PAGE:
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A lease is a contract which grants one party (the lessee) the use of certain property, plant, equipment etc. for a specified period of time usually in exchange for periodic payments to the other party who actually owns the property (the lessor). The treatment of leases for accounting purposes is outlined in FASB Statement of Financial Accounting Standards No. 13 (published November 1976) as well as, today, in the accounting standards codification under section 840 (Leases). 


From the perspective of the lessee, leases can be classified as either capital leases or operating leases. Leases that are classified as operating leases are disclosed in the notes to the financial statements, and a lease expense or rent expense is recognized on the income statement. When a lease is classified as an capital lease, the property underlying the lease is recognized as an asset (which is subsequently depreciated) and the present value of the lease payment obligations is recorded as a liability


The asset should be recognized on the balance sheet at its fair value, and the present value of the lease payment obligations should be calculating using the implicit rate of interest in the lease (ie. the rate of interest that makes the present value of the lease payments equal to the fair value of the leased property). The lease payments used in this calculation should exclude executory costs, such as insurance, and those costs should be expensed each period when they are paid. 

Recording Lease Payments 

Because the lease payments are usually a fixed amount, they will have a interest portion and a principal portion, similar to mortgages. The interest expense calculation should use the same rate of interest that was used to discount the lease payments to present value. See mortgages which shows how to calculate and record payments with an interest and principal component.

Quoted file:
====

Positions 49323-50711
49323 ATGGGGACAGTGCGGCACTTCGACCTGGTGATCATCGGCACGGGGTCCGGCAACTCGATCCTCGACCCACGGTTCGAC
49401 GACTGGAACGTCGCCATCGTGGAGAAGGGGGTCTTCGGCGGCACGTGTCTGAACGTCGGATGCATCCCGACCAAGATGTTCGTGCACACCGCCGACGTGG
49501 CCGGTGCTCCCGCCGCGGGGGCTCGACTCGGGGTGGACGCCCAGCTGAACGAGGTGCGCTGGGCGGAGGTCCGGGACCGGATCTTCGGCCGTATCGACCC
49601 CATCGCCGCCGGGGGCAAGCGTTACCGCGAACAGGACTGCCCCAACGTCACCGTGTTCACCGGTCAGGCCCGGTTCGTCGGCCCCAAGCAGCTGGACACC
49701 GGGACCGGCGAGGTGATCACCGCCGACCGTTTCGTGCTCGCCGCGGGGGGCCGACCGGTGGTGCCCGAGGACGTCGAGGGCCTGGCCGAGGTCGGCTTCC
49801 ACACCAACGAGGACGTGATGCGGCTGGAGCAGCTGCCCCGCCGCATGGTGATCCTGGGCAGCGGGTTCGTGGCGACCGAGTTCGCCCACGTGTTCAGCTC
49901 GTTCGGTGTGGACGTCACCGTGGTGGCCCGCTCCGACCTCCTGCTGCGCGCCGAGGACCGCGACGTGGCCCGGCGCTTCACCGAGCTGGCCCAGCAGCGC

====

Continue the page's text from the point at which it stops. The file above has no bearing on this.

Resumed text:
Criteria for Classifying a Lease as a Capital Lease

US GAAP requires that at least one of four criteria be met for a lease to be classified as an operating lease:
(i) There is a transfer of ownership from the lessor to the lessee of the asset at the end of the lease term. 
(ii) The lease contains a bargain purchase option.
(iii) The lease term is equal to 75 percent or more of the estimated useful life of the leased property. 
(iv) The present value of the minimum lease payments equals or exceeds 90 percent of the fair value of the leased property to the lessor. The minimum lease payments used in this calculation should exclude the portion of payments that represent executory costs such as insurance. The fair value calculation for the property should exclude the value of related investment tax credits,

Note: From the perspective of the lessor, a lease may be classified as (i) sales-type leases, (ii) direct financing leases, (iii) leveraged leases, and (iv) operating leases. Leases represent investment assets to the lessor, rather than a liability. 

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